Different researches have proved that altered expression of miRNAs in tumors may also act as novel oncomiRs [15] and tumor suppressors [16]. These abnormal expression levels of microRNAs are characterized as a result of aberrant expressions of precursor microRNAs transcript. These aberrant expressions of genes have been observed to cause different abnormalities and cancers such as prostate, lung, breast, gastric, colorectal, lymphoma, leukemia, melanoma, and hepatocellular carcinoma [17]. Additionally to their role in physiological conditions, studies indicate that microRNAs is also playing significant role in the pathological mechanisms of neurodegenerative diseases [18].

2. Materials and Methods

2.1 Identification of Non-Coding Mutations in Non-coding variants

In this mutational analysis, the initial step is to identify mutations in non-coding variants. For this purpose, non-coding variant file is downloaded from COSMIC database (release v87) and overlapped with 100kb extended genomic locations of candidate miRNAs using bedtools intersect command. The non-coding variants file contains complete data of non-coding mutations. Genomic locations of microRNAs are identified from Ensemble genome browser GRch38. The genomic locations are extended, prior to overlapping because, it has been found in almost 70% of cases, that regulatory region of a gene lie within 100 kb [19]. The overlapped result determines vastly repetitive mutational regions in candidate miRNAs. Therefore; we developed python code to obtain non-repetitive mutations to identify unique sites of interest.

2.2 Identification of consistent mutations in Non-Coding variants

In the next step, we identified consistent mutations in non-coding variants by overlapping repetitive and non-repetitive file. It is also not necessary that all consistent point mutations possess the potential of driving lung cancer. It might be possible that these mutated sites are just repeating itself because of any interruption of any cellular process like DNA repair mechanism. Some of them can be passenger mutations because throughout the life of human beings many mutations can occur randomly, and many of the mutations occur due to several environmental factors, and few mutations are inherited from parents to their offspring’s. In any case, a portion of these consistent mutations can be driver mutations.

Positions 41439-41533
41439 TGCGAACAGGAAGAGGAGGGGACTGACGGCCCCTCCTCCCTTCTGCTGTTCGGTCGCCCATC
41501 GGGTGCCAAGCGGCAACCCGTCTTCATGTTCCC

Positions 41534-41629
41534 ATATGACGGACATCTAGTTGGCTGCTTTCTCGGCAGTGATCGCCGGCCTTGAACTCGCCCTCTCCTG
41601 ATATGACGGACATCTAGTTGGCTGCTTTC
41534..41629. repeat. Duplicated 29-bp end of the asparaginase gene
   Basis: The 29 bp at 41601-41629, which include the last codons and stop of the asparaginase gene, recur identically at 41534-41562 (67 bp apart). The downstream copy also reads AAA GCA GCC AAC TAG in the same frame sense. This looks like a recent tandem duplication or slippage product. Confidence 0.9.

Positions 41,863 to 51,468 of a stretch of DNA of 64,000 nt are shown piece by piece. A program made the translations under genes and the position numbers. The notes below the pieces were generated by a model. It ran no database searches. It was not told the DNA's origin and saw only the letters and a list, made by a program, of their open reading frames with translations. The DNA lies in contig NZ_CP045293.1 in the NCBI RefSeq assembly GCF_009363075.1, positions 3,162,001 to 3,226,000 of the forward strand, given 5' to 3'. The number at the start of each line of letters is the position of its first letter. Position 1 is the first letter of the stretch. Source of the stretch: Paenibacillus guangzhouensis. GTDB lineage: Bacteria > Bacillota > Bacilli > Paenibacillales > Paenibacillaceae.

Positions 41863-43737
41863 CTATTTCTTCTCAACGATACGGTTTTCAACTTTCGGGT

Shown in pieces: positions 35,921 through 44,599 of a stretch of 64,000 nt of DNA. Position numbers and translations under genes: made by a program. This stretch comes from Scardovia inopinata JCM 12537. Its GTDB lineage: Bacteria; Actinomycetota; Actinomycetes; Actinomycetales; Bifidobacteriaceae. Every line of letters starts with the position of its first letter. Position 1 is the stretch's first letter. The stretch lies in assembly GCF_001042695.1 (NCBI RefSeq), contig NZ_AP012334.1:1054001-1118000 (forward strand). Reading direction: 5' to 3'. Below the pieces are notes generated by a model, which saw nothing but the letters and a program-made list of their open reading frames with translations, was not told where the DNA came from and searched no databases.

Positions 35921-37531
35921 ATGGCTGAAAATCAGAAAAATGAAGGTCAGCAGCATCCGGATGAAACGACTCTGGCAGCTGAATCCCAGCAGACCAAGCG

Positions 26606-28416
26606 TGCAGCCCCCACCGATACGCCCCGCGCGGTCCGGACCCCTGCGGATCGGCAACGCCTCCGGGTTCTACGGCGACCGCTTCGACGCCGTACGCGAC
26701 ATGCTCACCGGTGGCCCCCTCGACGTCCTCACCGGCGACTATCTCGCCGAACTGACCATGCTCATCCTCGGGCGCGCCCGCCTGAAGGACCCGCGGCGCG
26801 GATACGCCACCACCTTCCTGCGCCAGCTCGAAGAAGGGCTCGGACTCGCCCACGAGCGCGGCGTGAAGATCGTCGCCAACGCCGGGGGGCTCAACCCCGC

2.3 Identification of Consistent Non-Coding Mutations at IMR90 transcription factors Binding Sites

Non-coding region of DNA contain regulatory regions that are capable of increasing and decreasing the gene expressions. At these regulatory regions transcription factors bind which can either enhance or suppress the process of translation. Different studies indicate that mutations inside regulatory region are extensively significant in cancers and other pathogenic diseases. To further characterize and shortlist candidates, IMR90 Transcription factors (TFs) are mapped that are downloaded from UCSC ENCODE with identified consistent mutations to examine the point mutations in regulatory regions. IMR90 is the cancer cell line of human lung. There are total 10 Transcription Factors (TFs) for IMR90 cells out of which 5 (CTCF, MAFK, RAD21, POL, CEBPB) were downloaded from UCSC ENCODE (hg19). The files are then converted to GRCH38/hg38 genome coordinates using UCSC liftover tool. The overlapped result recognized significant TFs’ binding sites (TFBS) as well as the number of TFs binding at these consistent point mutations.

3. Results and Discussion

MIicroRNA are crucial in various biological processes such as regulatory functions, cellular differentiation, development and apoptosis. In cancers, mutations in non-coding regions can cause dysregulation of oncogenes and tumor suppressors. Measures of function in the non-coding genome usually reflect on binding of transcription factors. In this study, we identified potential driver mutations in candidate microRNAs. As shown in Figure 1, all non-coding mutations in microRNAs are first identified by intersecting non-coding variants with 100kb extended genomic locations of each microRNA using bedtools intersect command. This recognized repetitive mutations therefore; we used python code to extract non-repetitive mutations. In the next step, consistencies in mutations are identified by intersecting repetitive and non-repetitive files. Higher the consistencies of mutations have higher probabilities of driving lung cancer.

After the identification of consistencies, we map total five Transcription factors (CEBPB, CTCF, MAFK, POL2, RAD21) of IMR90 (lung cancer cell line) with consistent mutations of microRNA using bedtools intersect command. The result of intersecting consistent point mutations with Transcription factors of IMR90 cells examine number of Transcription Factors binding as well as significant Transcription Factors binding sites as shown in Table 1 (A, B).  Highest consistency is found in MIR-23A as compared to other microRNA. At the highest consistency of 18 at a point mutation of (13880331) total 5 TFs are binding in MIR-23A. Recognition of this persistent mutated loci of non-coding variants, propose that it can play significant role in driving lung cancer and more likely to influence regulatory elements of genes that ultimately cause disruption in translation process because, this precise loci is having the highest probability of causing lung cancer.